Witness at Frances Coles' inquest.
Born 1873, Whitechapel, living at 42 Royal Mint Street with her widowed father, brother Michael and sister Jane. Fiancee of Thomas Fowles. Seen with Fowles near Swallow Gardens by William Friday and the Knapton brothers on the morning of Frances Coles' murder. She made a statement to Sergeant James Nearn on 25th February 1891:
I reside with my father brother and sister at 42 Royal Mint Street, and have done so all my life. I work at Messrs Stowers, wine Merchants Commercial Street E as a bottler.
I am engaged to a young man Thomas Fowles who resides in Back Church Lane, the number of the house I do not know.
On Thursday evening 12th inst I went to the "United Brothers Club" Commercial Street, where Tom Fowles is doorman and he and I left together at about half past twelve, and walked together as far as 42 Royal Mint Street, arriving there at about 1.15am 13th inst. We stood talking together at the front door for about half an hour, until a quarter to two and Fowles wished me goodnight or good morning, and I went straight to bed.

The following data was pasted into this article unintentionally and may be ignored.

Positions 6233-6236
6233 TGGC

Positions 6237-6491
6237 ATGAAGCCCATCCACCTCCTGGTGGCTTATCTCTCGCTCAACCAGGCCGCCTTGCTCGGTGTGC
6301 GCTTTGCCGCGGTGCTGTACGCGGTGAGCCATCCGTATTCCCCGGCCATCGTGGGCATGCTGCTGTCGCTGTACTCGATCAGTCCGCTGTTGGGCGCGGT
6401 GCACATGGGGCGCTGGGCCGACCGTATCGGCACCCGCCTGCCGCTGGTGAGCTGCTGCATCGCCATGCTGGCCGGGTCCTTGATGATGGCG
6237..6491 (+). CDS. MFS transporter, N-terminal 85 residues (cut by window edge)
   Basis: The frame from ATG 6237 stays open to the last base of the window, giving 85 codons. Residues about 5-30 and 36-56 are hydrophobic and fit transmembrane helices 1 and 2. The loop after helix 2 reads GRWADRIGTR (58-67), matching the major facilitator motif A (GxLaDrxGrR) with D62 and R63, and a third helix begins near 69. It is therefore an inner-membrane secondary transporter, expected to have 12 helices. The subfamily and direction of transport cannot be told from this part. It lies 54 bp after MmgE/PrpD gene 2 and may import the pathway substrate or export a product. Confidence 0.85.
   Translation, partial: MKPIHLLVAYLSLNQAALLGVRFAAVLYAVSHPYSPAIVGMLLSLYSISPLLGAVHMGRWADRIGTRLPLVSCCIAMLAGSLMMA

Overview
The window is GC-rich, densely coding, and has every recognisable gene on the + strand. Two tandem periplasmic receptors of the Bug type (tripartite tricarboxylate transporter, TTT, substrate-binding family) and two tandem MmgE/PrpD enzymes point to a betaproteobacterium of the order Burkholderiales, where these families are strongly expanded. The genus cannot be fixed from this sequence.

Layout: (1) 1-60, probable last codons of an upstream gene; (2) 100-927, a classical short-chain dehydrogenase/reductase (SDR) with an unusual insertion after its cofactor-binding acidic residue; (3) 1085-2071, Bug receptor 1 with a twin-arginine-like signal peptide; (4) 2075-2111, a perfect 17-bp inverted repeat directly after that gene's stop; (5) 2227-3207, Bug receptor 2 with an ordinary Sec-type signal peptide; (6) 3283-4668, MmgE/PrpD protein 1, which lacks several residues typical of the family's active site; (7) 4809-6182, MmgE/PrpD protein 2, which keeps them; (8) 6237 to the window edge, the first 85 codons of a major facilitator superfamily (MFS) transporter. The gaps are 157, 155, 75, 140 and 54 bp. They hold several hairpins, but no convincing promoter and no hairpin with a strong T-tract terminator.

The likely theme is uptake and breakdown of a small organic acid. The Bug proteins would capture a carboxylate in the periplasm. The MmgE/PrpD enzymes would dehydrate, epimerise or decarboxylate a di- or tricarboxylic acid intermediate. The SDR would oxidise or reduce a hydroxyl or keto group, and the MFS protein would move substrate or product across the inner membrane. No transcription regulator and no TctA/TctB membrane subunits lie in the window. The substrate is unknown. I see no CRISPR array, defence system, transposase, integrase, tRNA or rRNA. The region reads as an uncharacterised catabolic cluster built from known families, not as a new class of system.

At about twenty minutes to two just before Fowles left me I saw the two Knaptons and another man pass on the opposite side of the street towards the Minories, one of the Knaptons shouted out good night. Almost immediately afterwards Jumbo (who I know as well as the Knaptons) passed also on the opposite side of the street, with a whip in his hand he was going towards the Minories.
During the time I stood at the door I saw no other person.
Kate McCarthy appeared briefly at the last day of the Coles inquest and like Thomas Fowles, restated the timings that morning. She said that when she had gone indoors it was 2.15am, as she heard the clock chime. She justified this by saying that Fowles had said it was also 2.15am, and he had a watch to go by.
- Census reports 1891
- MEPO 3/140, ff.81-2
- Inquest report, The Times, 28th February 1891